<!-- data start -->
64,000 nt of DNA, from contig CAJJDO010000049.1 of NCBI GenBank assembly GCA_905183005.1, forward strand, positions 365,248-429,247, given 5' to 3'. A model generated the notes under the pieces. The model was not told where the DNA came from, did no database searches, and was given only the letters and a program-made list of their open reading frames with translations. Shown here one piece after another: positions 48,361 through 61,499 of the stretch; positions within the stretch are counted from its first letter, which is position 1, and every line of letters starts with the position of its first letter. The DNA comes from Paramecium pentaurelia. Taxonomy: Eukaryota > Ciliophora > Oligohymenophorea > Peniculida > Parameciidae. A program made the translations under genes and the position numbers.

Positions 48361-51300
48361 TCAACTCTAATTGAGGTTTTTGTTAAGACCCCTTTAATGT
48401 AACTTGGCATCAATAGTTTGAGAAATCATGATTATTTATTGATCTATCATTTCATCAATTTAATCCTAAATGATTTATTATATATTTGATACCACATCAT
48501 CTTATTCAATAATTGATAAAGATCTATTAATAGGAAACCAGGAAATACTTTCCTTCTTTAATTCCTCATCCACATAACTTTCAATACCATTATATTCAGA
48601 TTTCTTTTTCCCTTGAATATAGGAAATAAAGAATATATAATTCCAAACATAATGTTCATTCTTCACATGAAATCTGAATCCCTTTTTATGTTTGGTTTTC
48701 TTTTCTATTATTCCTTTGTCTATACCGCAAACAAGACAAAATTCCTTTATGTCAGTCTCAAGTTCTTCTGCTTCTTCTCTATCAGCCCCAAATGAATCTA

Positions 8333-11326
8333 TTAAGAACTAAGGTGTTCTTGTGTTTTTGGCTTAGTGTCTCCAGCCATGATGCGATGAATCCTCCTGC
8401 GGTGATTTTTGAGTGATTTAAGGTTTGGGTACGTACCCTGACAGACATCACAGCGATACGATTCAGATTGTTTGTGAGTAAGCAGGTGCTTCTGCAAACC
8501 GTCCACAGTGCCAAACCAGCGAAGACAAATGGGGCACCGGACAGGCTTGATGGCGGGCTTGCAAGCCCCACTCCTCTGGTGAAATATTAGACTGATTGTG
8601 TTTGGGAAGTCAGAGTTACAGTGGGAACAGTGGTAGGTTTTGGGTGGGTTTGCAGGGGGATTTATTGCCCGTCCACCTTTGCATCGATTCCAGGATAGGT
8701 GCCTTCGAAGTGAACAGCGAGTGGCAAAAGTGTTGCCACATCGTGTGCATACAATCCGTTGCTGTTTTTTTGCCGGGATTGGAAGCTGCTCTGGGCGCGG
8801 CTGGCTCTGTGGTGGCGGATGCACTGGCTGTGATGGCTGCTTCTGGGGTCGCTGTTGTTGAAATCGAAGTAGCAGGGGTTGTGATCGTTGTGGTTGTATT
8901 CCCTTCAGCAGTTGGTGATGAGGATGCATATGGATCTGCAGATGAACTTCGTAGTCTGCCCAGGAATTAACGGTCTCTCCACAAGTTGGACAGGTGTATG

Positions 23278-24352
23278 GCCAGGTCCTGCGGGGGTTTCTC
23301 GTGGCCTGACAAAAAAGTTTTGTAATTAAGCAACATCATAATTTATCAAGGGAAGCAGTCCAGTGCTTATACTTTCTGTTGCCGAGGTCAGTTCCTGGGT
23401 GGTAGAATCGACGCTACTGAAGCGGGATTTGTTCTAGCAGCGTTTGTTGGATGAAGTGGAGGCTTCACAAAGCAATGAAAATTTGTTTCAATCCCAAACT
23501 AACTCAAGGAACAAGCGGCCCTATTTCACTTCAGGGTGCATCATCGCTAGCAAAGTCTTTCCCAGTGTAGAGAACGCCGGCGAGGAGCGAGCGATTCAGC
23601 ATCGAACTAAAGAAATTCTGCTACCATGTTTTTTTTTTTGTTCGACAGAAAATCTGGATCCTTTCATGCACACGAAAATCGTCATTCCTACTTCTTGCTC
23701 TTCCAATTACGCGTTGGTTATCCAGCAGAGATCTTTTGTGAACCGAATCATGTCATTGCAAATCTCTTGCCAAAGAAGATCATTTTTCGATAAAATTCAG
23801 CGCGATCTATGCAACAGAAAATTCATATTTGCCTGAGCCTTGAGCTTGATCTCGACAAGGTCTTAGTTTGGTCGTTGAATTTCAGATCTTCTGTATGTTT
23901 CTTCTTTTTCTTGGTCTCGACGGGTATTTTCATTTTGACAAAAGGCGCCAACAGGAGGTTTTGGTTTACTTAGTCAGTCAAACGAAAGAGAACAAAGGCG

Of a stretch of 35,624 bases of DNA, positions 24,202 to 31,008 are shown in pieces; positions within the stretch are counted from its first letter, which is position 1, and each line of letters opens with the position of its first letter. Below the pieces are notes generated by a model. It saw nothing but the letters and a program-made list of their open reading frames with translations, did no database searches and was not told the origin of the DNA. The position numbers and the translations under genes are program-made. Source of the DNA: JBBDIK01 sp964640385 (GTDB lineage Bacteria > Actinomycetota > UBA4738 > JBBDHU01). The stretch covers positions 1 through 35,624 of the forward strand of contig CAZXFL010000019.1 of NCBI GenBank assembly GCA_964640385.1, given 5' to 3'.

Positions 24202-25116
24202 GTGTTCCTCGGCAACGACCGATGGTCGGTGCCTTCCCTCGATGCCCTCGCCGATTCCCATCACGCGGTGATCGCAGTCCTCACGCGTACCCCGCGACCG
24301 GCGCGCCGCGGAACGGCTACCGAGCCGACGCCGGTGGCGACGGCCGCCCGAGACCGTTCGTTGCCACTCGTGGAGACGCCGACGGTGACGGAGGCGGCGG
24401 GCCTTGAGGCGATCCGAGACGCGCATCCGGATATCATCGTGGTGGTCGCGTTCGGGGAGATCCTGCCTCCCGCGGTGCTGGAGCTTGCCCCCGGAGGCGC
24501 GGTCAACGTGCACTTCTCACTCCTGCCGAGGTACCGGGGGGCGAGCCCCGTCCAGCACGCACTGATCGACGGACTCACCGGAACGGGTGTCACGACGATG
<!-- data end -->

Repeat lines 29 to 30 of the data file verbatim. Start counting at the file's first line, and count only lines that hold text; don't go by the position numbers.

24401 GCCTTGAGGCGATCCGAGACGCGCATCCGGATATCATCGTGGTGGTCGCGTTCGGGGAGATCCTGCCTCCCGCGGTGCTGGAGCTTGCCCCCGGAGGCGC
24501 GGTCAACGTGCACTTCTCACTCCTGCCGAGGTACCGGGGGGCGAGCCCCGTCCAGCACGCACTGATCGACGGACTCACCGGAACGGGTGTCACGACGATG